Book Reviews

Ibram X. Kendi

Nation Books

 

 

Segregationist geneticists powered forward on their wild goose chase, trying to figure out something that did not exist: how the races differed genetically…“There is no such thing as a set of genes that belong exclusively to one [racial] group and not another,” University of Pennsylvania bioethics scholar Dorothy Roberts explained in her 2011 book Fatal Invention, in which she exposes the unscientific basis of biological races, race-specific genes, and race-specific drugs for race-specific diseases. “Race is not a biological category that is politically charged,” she added. “It is a political category that has been disguised as a biological one.”

      from Stamped From the Beginning


  

How we got here

Why do we believe what we believe? Why do we think the way we do?—Those who answered, “Because it’s true,” or “That’s the way it’s always been,” flunked the quiz. You may be referred to Remedial Humanity.

No, ideas have their own history. There are reasons why we believe what we believe. This superb National Book Award winner is the history of one idea: that any race is superior or inferior to any other race. (The whole gnarly, highly problematic concept of “race” deserves a book itself, and there are a number out there. Try Gods of the Upper Air: How a Circle of Renegade Anthropologists Reinvented Race, Sex, and Gender in the Twentieth Century.)

As a lover of history, I thought I had a pretty good understanding of racism in the US, but this book opened my eyes to aspects that I never knew or knew only partially. It’s a must-read for anyone who wants to understand the current civil unrest and how we got here.

Kendi upsets a number of time-honored tropes, arguing that it was not ignorance and hate that produced racist ideas which in turn resulted in discrimination, but the reverse: early racial discrimination produced the racist ideas that resulted in the ignorance and hate. “Racial inferiority” was never the problem; the problem was discrimination based on this faulty concept.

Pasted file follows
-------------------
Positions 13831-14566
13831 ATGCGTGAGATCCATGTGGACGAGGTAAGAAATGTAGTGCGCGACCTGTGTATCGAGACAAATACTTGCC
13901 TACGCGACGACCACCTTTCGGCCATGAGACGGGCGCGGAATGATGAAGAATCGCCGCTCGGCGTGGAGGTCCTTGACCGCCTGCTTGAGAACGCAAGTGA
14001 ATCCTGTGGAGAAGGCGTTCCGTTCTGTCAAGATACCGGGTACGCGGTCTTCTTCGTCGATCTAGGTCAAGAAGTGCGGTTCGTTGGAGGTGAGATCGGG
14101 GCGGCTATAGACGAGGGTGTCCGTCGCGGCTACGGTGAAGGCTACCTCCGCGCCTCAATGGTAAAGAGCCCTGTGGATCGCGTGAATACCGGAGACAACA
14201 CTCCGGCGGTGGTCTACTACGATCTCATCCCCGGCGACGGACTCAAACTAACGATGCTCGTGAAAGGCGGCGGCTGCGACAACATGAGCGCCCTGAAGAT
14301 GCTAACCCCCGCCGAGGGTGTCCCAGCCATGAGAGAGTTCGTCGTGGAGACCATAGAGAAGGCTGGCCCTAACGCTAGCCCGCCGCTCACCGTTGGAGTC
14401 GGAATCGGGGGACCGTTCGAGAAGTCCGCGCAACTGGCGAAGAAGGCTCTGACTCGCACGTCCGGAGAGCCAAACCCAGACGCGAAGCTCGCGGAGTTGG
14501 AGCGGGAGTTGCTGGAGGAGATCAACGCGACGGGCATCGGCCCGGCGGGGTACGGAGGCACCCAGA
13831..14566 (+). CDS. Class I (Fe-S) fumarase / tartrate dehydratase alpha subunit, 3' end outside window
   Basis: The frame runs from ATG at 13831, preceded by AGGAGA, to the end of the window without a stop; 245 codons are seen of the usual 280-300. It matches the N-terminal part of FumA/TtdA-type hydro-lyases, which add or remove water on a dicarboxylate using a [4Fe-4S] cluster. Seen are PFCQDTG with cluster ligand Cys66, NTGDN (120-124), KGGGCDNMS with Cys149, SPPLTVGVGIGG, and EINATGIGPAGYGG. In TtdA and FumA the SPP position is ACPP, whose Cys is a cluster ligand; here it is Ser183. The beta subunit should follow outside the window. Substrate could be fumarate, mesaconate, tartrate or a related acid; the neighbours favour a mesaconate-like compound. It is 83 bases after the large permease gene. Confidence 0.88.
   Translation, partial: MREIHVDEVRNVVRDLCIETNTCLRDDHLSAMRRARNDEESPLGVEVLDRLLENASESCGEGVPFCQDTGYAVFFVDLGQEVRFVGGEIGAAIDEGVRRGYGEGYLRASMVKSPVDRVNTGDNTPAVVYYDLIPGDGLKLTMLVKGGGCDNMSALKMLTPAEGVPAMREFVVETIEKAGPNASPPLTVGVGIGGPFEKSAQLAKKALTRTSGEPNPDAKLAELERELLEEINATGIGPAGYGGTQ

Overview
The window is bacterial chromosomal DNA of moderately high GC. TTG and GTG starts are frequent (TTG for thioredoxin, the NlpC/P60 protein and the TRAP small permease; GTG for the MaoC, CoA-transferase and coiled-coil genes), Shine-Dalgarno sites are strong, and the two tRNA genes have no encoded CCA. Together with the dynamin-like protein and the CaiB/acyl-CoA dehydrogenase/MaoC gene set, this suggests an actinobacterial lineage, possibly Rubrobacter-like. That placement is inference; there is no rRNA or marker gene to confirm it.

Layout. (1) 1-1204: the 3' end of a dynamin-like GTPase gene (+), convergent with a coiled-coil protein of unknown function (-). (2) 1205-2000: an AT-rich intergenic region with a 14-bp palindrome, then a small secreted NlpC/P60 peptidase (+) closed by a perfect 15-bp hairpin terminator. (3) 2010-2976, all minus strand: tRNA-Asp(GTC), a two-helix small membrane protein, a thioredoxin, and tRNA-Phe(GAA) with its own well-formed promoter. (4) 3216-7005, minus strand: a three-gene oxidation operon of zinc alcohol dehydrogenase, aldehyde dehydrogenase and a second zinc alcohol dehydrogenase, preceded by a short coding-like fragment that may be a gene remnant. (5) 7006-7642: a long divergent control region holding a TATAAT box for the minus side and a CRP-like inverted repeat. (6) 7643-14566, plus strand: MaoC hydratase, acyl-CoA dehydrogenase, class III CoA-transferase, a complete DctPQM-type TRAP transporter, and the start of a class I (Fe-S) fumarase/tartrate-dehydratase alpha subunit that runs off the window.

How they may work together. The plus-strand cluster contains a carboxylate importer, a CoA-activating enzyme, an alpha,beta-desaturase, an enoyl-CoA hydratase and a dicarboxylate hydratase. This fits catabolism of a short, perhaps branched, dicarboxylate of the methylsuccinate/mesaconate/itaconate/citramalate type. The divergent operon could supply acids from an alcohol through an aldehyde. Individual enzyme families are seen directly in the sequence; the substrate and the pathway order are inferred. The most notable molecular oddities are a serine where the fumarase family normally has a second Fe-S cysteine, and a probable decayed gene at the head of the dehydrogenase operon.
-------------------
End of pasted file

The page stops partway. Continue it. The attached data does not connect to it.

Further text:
The first enslaved African peoples were sold in Jamestown, Virginia, in 1619, but the idea of racial inferiority has a much older pedigree. Kendi traces the roots of how racism throughout the centuries has been justified and reinforced, through the Bible (e.g., Genesis 9:18-29), through economics, and politics, pseudo-science, economics, northern European attitudes on color, and, well, economics. There has always been an economic motive behind slavery as well as later forms of racial discrimination.

You’d think that a book on racism would be a real downer—and, okay, it kind of is—but it also has stirring drama, inspiring biographies, stories of amazing courage, plus the fascinating account of how an idea has evolved over the centuries to the present.

To liberate ourselves from the past, we need first to learn it. This is not to denigrate our national saga, but to expand on it, to reveal it as more complex and complicated, and richer, than how it was probably taught to us in high school. We become a better people by learning who we are and the way we’ve come, appreciating the diversity of the American experience so we can better continue the ongoing American experiment that has been underway since 1776.

And since 1619.

 


This review first appeared in The Columbia River Reader (August 15, 2020.) Reprinted with permission.


Add comment

Comments

  • No comments found